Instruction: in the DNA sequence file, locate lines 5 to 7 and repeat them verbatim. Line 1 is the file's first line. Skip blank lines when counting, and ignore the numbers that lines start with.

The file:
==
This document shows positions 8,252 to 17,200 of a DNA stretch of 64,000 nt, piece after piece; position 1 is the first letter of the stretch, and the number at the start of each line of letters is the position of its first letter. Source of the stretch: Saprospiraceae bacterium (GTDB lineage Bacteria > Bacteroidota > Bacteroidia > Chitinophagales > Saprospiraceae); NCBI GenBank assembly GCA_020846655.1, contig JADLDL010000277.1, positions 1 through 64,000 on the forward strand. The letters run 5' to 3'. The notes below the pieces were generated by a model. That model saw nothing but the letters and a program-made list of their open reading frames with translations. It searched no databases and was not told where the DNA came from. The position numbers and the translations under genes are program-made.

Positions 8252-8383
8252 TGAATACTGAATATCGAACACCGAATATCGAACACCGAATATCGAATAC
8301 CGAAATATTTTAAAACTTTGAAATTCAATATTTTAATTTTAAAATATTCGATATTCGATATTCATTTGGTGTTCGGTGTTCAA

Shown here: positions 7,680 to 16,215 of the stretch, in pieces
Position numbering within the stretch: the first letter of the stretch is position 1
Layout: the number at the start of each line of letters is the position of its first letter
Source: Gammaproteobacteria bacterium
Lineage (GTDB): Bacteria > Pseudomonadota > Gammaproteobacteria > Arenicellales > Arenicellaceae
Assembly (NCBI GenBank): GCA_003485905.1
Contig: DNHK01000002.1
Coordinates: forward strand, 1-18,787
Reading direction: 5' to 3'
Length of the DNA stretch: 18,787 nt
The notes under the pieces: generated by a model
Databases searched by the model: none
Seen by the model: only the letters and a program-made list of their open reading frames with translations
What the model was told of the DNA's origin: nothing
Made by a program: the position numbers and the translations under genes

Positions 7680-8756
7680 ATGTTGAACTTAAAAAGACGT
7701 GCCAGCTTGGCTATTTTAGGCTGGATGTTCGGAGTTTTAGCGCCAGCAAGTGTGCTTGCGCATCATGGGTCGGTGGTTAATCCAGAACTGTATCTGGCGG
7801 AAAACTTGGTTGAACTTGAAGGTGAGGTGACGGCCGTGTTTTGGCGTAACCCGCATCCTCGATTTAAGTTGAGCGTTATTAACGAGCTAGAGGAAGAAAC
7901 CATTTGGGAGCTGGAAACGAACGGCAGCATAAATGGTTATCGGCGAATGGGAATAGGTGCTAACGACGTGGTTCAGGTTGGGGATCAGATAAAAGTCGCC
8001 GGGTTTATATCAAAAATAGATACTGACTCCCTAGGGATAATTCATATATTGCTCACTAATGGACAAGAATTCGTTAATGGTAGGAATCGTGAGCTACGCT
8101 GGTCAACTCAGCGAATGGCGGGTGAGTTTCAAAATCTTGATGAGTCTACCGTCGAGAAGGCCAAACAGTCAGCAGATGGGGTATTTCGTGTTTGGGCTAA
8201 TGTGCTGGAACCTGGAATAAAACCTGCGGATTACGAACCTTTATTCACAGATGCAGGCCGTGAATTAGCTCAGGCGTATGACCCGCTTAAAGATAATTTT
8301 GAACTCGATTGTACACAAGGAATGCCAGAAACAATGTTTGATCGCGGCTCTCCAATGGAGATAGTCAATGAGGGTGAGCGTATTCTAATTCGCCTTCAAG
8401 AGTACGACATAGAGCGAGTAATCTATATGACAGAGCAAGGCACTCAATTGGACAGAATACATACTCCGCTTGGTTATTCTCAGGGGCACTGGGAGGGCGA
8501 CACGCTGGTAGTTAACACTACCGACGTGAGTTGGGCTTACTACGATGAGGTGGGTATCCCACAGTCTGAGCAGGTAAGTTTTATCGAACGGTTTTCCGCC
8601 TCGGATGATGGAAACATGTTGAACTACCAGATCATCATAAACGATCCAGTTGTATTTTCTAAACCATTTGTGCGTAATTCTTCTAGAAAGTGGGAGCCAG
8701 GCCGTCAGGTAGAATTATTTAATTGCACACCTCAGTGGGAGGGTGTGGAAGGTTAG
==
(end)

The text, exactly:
Shown here: positions 7,680 to 16,215 of the stretch, in pieces
Position numbering within the stretch: the first letter of the stretch is position 1
Layout: the number at the start of each line of letters is the position of its first letter